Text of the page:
Thus, it was Jefferson’s “strident Enlightenment rationalism, his constant juxtaposition of reason and superstition, free inquiring and religious coercion,” his “scientific and intellectual inclinations” which helped establish the principles of intellectual and economic laissez faire that are necessary for individuals to potentially achieve wealth, health and happiness on earth, and which made him seem “so dangerous a threat to his Christian enemies.” Equally threatened by the Founder’s deism are modern conservative Christians. But unlike their predecessors, they make little or no mention of the Founder’s stress on reason over faith, nor of the secular essence of their Constitution. As Kramnick and Moore keenly demonstrate:

In a staggering historical flip-flop, it [the Christian right] now celebrates the Constitution by denying its godless foundation, which so many religious leaders in the past clearly recognized and lamented. Having lost many times in its effort to put God and Christ into the persistently vilified godless Constitution and an atheistic national government, the Christian right today embraces the Constitution and its authors, rewriting history as it does so. Its adherents have falsely dressed the founders of American government and the Constitution in godly Christian garb, which they argue, later godless generations have systematically torn off. America today will suffer God’s wrath, we are now told, unless it returns to its founders’ abiding vision of a Christian American politics. Such is the vast distortion of American history offered by today’s preachers of religious correctness.

Kramnick and Moore regrettably make brief lapses which reveal their moral and philosophic ambiguity, as when they honor compassion, mercy, sacrifice as prominent values, while they undermine the very values that the U.S. Constitution implicitly and explicitly upholds: self-interest and money, i.e., property (the medium individuals could make, inherit and keep by right); and when they write, “We would be foolish to suggest that there is a fully consistent way to implement the position we defend.” These lapses , however, detract little from their ultimate achievement.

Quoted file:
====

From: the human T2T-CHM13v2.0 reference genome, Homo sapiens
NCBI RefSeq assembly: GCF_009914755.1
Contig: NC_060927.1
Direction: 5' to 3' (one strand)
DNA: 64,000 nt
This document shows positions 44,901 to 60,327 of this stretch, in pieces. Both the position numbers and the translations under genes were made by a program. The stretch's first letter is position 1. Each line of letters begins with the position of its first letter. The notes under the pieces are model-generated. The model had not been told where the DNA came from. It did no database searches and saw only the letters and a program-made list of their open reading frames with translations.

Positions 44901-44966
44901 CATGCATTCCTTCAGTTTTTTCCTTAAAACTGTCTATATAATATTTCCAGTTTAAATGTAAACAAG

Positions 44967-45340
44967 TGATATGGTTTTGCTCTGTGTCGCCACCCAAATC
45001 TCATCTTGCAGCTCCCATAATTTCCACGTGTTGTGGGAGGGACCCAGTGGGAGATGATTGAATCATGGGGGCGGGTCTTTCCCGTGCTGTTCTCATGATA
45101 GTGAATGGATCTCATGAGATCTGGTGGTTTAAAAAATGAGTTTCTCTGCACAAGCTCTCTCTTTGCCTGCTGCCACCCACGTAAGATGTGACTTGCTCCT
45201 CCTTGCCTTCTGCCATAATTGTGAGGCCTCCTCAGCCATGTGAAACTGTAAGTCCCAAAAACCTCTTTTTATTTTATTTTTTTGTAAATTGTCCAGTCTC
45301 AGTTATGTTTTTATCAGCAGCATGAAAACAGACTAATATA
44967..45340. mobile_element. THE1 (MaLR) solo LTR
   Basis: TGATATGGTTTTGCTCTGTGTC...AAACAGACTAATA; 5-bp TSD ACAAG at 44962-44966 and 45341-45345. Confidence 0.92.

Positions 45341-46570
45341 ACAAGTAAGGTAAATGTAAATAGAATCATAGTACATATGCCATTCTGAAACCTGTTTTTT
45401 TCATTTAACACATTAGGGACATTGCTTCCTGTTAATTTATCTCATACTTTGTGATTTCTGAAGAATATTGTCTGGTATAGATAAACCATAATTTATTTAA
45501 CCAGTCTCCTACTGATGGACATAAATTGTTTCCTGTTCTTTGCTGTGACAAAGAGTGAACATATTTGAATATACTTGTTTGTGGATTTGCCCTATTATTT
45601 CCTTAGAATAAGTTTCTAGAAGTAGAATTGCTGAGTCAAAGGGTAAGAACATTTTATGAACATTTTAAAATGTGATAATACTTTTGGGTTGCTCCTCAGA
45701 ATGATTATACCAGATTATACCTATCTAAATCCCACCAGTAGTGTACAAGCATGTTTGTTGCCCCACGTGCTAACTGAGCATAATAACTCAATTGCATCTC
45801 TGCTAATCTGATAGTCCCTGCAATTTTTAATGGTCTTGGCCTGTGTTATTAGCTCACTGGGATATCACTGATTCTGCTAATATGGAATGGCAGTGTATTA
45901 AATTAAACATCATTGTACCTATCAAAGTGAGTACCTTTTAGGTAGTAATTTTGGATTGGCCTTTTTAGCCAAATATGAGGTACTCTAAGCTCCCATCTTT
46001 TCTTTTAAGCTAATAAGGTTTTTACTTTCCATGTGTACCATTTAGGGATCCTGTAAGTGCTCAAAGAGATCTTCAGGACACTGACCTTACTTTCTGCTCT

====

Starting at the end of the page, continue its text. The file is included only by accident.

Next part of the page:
And where the Founders stopped, Ayn Rand, who called the Founders America’s first and last intellectuals, developed their ideas and finally integrated them into a fully consistent philosophy.

Jefferson faulted Locke, Kramnic and Moore tell us, for extending religious freedom to Protestant dissenters but not to Catholics. “Where he stopped,” Jefferson wrote, “we may go on.” And where the Founders stopped, Ayn Rand, who called those men America’s first and last intellectuals, developed their ideas and finally integrated them into a consistent philosophy. The authors’ position would have benefited greatly from her philosophy of Objectivism, which proves how man’s rights are not, as the Founders believed, God-given and self-evident, but that which are inherent in man by his rational nature and objectively demonstrable. She agreed with the Founders that religion and state must be separate and that people have a right to worship privately; otherwise she staunchly opposed religion; proving how faith in and sacrifice to God, its essence, are incompatible with reason and therefore destructive to man’s life.

Ayn Rand held that the new intellectuals have to continue the Founders’ basic political line by reminding the world that man has a right to his own life, liberty, and happiness. Kramnic and Moore ultimately achieve this in Godless Constitution.

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The Godless Constitution:
The Case Against Religious Correctness

Isaac Kramnick, et al; Paperback

Paperback List: $13.00; Our Price: $10.40; You Save: $2.60 (20%)
Usually ships within 24 hours. Published: February 1997

Contents
1. Is America a Christian Nation?
2. The Godless Constitution
3. Roger Williams and the Religious Argument for Church-State Separation
4. The English Roots of the Secular State
5. The “Infidel” Mr. Jefferson
6. American Baptists and the Jeffersonian Tradition
7. Sunday Mail and the Christian Amendment
8. Religious Politics and America’s Moral Dilemmas

Also available in Hardback:

The Godless Constitution : The Case Against Religious Correctness
Isaac Kramnick, et al; Hardcover

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Joseph Kellard

Joseph Kellard is a journalist living in New York. To read more of Mr. Kellard's commentary, visit his website The American Individualist at americanindividualist.blogspot.com.